But then it happened.

I was getting a knife from the toolbox and when I lifted the top tray, I saw it down in the bottom. There it was, beckoning like some sort of Tool Time Excalibur. It had been hiding down there, just adding dead weight but at that moment it was clamoring to be wielded by an angry soul.

The 2 LB Double Faced Sledge Hammer.

With fervor, I obliged.

First to go was the makeshift door frame they had installed to close off the family room in order to make it another bedroom.

Next was the makeshift closet in the same room.
And finally, the downstairs shower, damaged by the upstairs shower being used without a curtain, was the last resister.

I came down full force on the tiles. Crack. They easily busted into dozens of pieces. It was almost too easy. Then I hit it. The big block in the center. It was solid brick covered in steel reinforced concrete. A worthy adversary.

With every blow, the block barrier gave small but satisfying results. Chips and flecks, chunks and steel mesh loosening and crumbling. The sound in the small shower enclosure was deafening.

My ears were ringing but I couldn't stop until the whole thing lay in a heap of rubble on the floor.


  • 16" Length

  • Double face

  • Polished face

  • Hickory handle

  • Forged steel head

  • Used for general sledging operations in staking wood, concrete, metal and stone

  • Common uses are drifting timbers and striking spikes, star drills, hardened nails and home security

  • No toolbox complete without one

Friday, April 4, 2008

The Trilding

Trilding [tril-ding] -noun
1. a relatively permanent enclosed construction around any of various forms of vehicle for carrying goods and materials, usually consisting of a single, no longer functioning self-propelled unit, used for any of a wide variety of activities, as living, entertaining, or manufacturing while having a roof and usually windows.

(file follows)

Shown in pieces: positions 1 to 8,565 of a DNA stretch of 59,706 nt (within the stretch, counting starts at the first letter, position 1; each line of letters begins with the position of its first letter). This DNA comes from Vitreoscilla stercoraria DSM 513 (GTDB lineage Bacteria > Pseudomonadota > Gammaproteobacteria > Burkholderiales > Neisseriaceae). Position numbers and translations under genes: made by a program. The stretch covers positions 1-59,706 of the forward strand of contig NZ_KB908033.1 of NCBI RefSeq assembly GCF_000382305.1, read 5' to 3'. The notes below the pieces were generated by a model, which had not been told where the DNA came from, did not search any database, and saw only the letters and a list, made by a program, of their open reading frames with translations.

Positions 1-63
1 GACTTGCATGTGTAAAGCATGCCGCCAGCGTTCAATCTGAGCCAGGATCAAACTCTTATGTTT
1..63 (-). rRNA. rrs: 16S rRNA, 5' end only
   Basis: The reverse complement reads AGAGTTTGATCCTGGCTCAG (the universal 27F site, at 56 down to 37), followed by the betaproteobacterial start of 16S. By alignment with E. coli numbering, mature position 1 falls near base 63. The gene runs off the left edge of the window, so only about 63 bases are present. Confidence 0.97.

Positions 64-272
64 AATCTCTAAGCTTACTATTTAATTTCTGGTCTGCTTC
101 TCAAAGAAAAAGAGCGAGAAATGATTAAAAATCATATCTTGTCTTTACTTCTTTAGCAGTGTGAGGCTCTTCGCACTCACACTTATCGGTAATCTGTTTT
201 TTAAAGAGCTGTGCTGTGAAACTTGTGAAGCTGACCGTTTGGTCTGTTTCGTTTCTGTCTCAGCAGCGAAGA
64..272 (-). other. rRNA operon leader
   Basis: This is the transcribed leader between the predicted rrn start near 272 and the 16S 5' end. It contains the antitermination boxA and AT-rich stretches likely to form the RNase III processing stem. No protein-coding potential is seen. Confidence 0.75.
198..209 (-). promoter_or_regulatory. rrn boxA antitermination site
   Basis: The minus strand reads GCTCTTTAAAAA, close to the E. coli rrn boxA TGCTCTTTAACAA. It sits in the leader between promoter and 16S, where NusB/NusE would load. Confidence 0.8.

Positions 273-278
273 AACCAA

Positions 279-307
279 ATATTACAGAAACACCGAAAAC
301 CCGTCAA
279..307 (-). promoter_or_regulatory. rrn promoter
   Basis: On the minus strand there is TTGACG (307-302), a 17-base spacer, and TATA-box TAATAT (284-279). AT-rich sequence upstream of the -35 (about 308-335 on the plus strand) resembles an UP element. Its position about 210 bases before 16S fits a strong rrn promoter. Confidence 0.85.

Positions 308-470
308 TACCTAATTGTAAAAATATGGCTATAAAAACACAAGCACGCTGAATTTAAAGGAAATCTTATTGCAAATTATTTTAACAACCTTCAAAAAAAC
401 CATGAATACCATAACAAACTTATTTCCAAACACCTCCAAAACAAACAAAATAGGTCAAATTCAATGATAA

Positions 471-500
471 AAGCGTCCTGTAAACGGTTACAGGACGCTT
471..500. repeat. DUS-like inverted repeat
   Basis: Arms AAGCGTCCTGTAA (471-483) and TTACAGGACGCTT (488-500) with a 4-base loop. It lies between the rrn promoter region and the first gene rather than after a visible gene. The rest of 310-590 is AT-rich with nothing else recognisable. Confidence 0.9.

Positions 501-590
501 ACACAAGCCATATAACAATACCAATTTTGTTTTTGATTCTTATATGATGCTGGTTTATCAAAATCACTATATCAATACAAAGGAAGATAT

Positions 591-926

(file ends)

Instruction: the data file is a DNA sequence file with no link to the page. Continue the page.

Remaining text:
2. South Georgia storage shed

3. The 8th wonder of Modern Day Redneck Construction

It's okay. Go ahead and click on the photo for an enlargement. I'll wait. Yes, you are seeing correctly. They backed the truck up, salvaged the wheels and bricked it in.

I saw this very unusual building addition on a previous trip to Statesboro. I was determined to hunt it down and get a picture this trip because I didn't think anyone would believe me. The picture speaks for itself.

After taking the picture, I wondered, "what type of establishment is this anyway?"

Well if you must know, it's Gnat's Landing. Seems to be quite popular with the locals.

Tonight: Barefoot Booyak

Friday: Do Good DJ's

Saturday: Triple Shock

Anyone know of other trildings? Post a link to a photo.

I Frequent "The Beaver House"

Anytime I get south of Macon, GA (some call it the gnat line) I start looking for South GA Sweet Tea. It's thick like syrup and served ice cold. I usually drink about 6 glasses in a sitting, the first one before the waitress leaves the table.